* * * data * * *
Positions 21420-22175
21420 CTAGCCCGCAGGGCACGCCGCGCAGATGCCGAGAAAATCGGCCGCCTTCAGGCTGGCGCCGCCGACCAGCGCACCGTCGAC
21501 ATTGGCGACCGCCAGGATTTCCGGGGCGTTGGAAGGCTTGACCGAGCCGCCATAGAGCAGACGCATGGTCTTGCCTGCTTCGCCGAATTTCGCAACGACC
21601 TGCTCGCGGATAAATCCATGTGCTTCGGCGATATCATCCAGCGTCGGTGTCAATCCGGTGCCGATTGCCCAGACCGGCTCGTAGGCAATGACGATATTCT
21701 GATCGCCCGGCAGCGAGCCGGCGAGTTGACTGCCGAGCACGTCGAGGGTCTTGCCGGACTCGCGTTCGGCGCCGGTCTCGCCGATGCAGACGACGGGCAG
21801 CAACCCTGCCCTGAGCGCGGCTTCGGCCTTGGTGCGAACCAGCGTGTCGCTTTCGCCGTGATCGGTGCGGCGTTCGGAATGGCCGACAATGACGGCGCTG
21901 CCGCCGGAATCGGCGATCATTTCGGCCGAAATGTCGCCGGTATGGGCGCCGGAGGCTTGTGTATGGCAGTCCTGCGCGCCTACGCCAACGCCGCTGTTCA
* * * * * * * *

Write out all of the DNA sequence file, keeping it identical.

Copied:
Positions 21420-22175
21420 CTAGCCCGCAGGGCACGCCGCGCAGATGCCGAGAAAATCGGCCGCCTTCAGGCTGGCGCCGCCGACCAGCGCACCGTCGAC
21501 ATTGGCGACCGCCAGGATTTCCGGGGCGTTGGAAGGCTTGACCGAGCCGCCATAGAGCAGACGCATGGTCTTGCCTGCTTCGCCGAATTTCGCAACGACC
21601 TGCTCGCGGATAAATCCATGTGCTTCGGCGATATCATCCAGCGTCGGTGTCAATCCGGTGCCGATTGCCCAGACCGGCTCGTAGGCAATGACGATATTCT
21701 GATCGCCCGGCAGCGAGCCGGCGAGTTGACTGCCGAGCACGTCGAGGGTCTTGCCGGACTCGCGTTCGGCGCCGGTCTCGCCGATGCAGACGACGGGCAG
21801 CAACCCTGCCCTGAGCGCGGCTTCGGCCTTGGTGCGAACCAGCGTGTCGCTTTCGCCGTGATCGGTGCGGCGTTCGGAATGGCCGACAATGACGGCGCTG
21901 CCGCCGGAATCGGCGATCATTTCGGCCGAAATGTCGCCGGTATGGGCGCCGGAGGCTTGTGTATGGCAGTCCTGCGCGCCTACGCCAACGCCGCTGTTCA